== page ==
Dr. Carien Coetzee
Basic Wine
17 October 2019

 

It is well known that adding fertilisation to vineyard soils contribute to soil fertility and vine nutrition and development. Nutrient deficiencies in the vineyard will not only hamper the health and growth of the vine, but it will also affect the must and wine composition possibly leading to sluggish or stuck fermentation (due to low YAN concentrations). Corrections to these deficiencies can be done by adding soil fertilisation, however, over the past few years, adding nutrients to the soil for the uptake by roots is no longer the most effective solution due to climate change and more frequent summer droughts. Foliar fertilisation has been widely applied where deficiencies or imbalances cannot be rectified by soil fertilisation applications.

A few studies have looked at the effect of foliar fertilisation on the chemical composition of Sauvignon blanc1. These studies show that nitrogen and nitrogen together with sulphur applications can positively affect various volatile and non-volatile compounds in grapes and musts, enhancing the aromatic expression.

The main findings of these studies as well as the advantages and disadvantages of foliar fertilisation are reported in this article.

 

Advantages of using foliar fertilisation


The advantages of applying fertilisation through foliar spray are that the application is lower in cost compared to soil fertilisation, the uptake of the nutrients is not dependant on the roots (thereby faster compared to soil fertilisation) and smaller quantities of fertilisation are needed.
Foliar fertilisation is also preferred above soil fertilisation in cases where the topsoil is dry, the soil has low available nutrients, or with decreased root activity.1

 

Disadvantages of using foliar fertilisation


The limitations of foliar fertilisation include leaf burn, leaf necrosis, low penetration rate, solubility problems, the fact that the fertilisation can be readily washed off, limited amounts can be applied at a time and it requires specific weather conditions for efficient uptake.2
During a drought, the absorption of the nutrients is reduced due to increases in the wax of the cuticle. It is therefore not advised to apply foliar fertilisation to grapevines experiencing a drought.3

 

Effect of foliar fertilisation on volatile thiols


Many studies have reported nitrogen and sulphur fertilisation applications to result in Sauvignon Blanc wine having higher volatile thiol levels and improved aromatic potential when compared to the control. Below a summary of some of these results:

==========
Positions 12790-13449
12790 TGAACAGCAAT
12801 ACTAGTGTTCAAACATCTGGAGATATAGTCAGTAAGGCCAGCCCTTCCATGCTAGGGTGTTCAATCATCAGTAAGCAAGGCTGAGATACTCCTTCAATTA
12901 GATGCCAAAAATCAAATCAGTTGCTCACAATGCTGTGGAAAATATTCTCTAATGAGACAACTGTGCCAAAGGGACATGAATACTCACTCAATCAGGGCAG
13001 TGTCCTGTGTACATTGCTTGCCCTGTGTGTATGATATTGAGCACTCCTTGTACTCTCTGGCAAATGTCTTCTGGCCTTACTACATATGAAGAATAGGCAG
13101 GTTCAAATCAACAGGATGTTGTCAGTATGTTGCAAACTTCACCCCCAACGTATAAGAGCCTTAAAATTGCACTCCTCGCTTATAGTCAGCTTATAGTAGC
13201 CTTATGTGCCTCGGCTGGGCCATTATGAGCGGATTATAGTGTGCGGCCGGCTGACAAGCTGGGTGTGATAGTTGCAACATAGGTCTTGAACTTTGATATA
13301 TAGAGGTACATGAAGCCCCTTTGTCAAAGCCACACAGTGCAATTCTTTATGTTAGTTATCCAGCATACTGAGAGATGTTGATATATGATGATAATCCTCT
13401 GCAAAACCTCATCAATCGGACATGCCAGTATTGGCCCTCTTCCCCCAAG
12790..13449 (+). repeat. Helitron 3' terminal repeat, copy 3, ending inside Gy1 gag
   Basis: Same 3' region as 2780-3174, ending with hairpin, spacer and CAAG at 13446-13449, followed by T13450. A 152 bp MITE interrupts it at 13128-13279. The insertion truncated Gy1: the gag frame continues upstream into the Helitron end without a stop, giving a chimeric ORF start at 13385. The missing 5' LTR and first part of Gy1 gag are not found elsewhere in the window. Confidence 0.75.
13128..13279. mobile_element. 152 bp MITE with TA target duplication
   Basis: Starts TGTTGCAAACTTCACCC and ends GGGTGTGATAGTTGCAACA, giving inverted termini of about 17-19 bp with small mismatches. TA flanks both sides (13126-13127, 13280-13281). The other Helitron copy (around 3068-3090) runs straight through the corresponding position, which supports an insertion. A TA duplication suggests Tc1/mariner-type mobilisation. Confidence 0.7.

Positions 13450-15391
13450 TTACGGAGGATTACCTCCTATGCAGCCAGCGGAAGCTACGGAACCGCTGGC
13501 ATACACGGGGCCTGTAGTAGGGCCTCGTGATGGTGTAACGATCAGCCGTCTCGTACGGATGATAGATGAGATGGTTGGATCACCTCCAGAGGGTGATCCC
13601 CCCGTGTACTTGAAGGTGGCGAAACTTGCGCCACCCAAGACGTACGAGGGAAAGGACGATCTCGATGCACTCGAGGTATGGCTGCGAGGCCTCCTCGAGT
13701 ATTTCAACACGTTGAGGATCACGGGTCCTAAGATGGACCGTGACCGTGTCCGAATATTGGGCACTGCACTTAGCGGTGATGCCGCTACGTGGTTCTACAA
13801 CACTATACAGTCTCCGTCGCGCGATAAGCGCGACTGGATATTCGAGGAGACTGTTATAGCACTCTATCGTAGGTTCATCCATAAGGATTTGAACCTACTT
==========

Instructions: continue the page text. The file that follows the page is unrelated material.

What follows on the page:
• Foliar application of urea (10 kg N/ha twice before véraison) to Sauvignon Blanc vines with naturally low nitrogen status resulted in an increase in 4MMP compared to the control, while there was no difference in the concentration of 3MH and 3MHA.4
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  • Foliar application of urea (10 kg N/ha twice before véraison) together with sulphur (5 kg S/ha twice before véraison) applied to Sauvignon Blanc vines with naturally low nitrogen status resulted in higher concentrations of especially 3MH (from 738 ng/L to 1212 ng/L), while 3MHA and 4MMP concentrations also increased marginally compared to the control. The increase in aroma intensity was also confirmed by sensory analysis.4
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  • Foliar application of nitrogen (10 and 20 kg N/ha) and sulphur (5 and 10 kg N/ha) resulted in a three- to four-fold increase in varietal thiols. These wines were also described as having a higher intensity of “grapefruit” and “tropical fruit”.5
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  • Foliar fertilisation with urea (10 or 15 or 20 kg/ha twice before vériason) and sulphur (5-10 kg/ha) resulted in increased 3MH and 3MHA (up to 13 times higher) in the resulting wine when compared to the control.6
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  • Soil fertilisation (50 kg N/ha – two applications and 100 kg N/ha – two applications) and foliar fertilisation of urea (15 kg/ha – three applications) resulted in vines with higher nitrogen status and produced wines with more 3MH compared to the control (100% increase in the case of foliar fertilisation).7
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  • Foliar fertilisation performed on South African Sauvignon Blanc resulted in higher 3MH levels compared to the control, although not all treatments were significantly higher. The dosages tested: nitrogen (10 kg/ha urea), sulphur (5 kg/ha) and nitrogen with sulphur (10 kg/ha urea and 5 kg/ha S).

 

Effect on Methoxypyrazines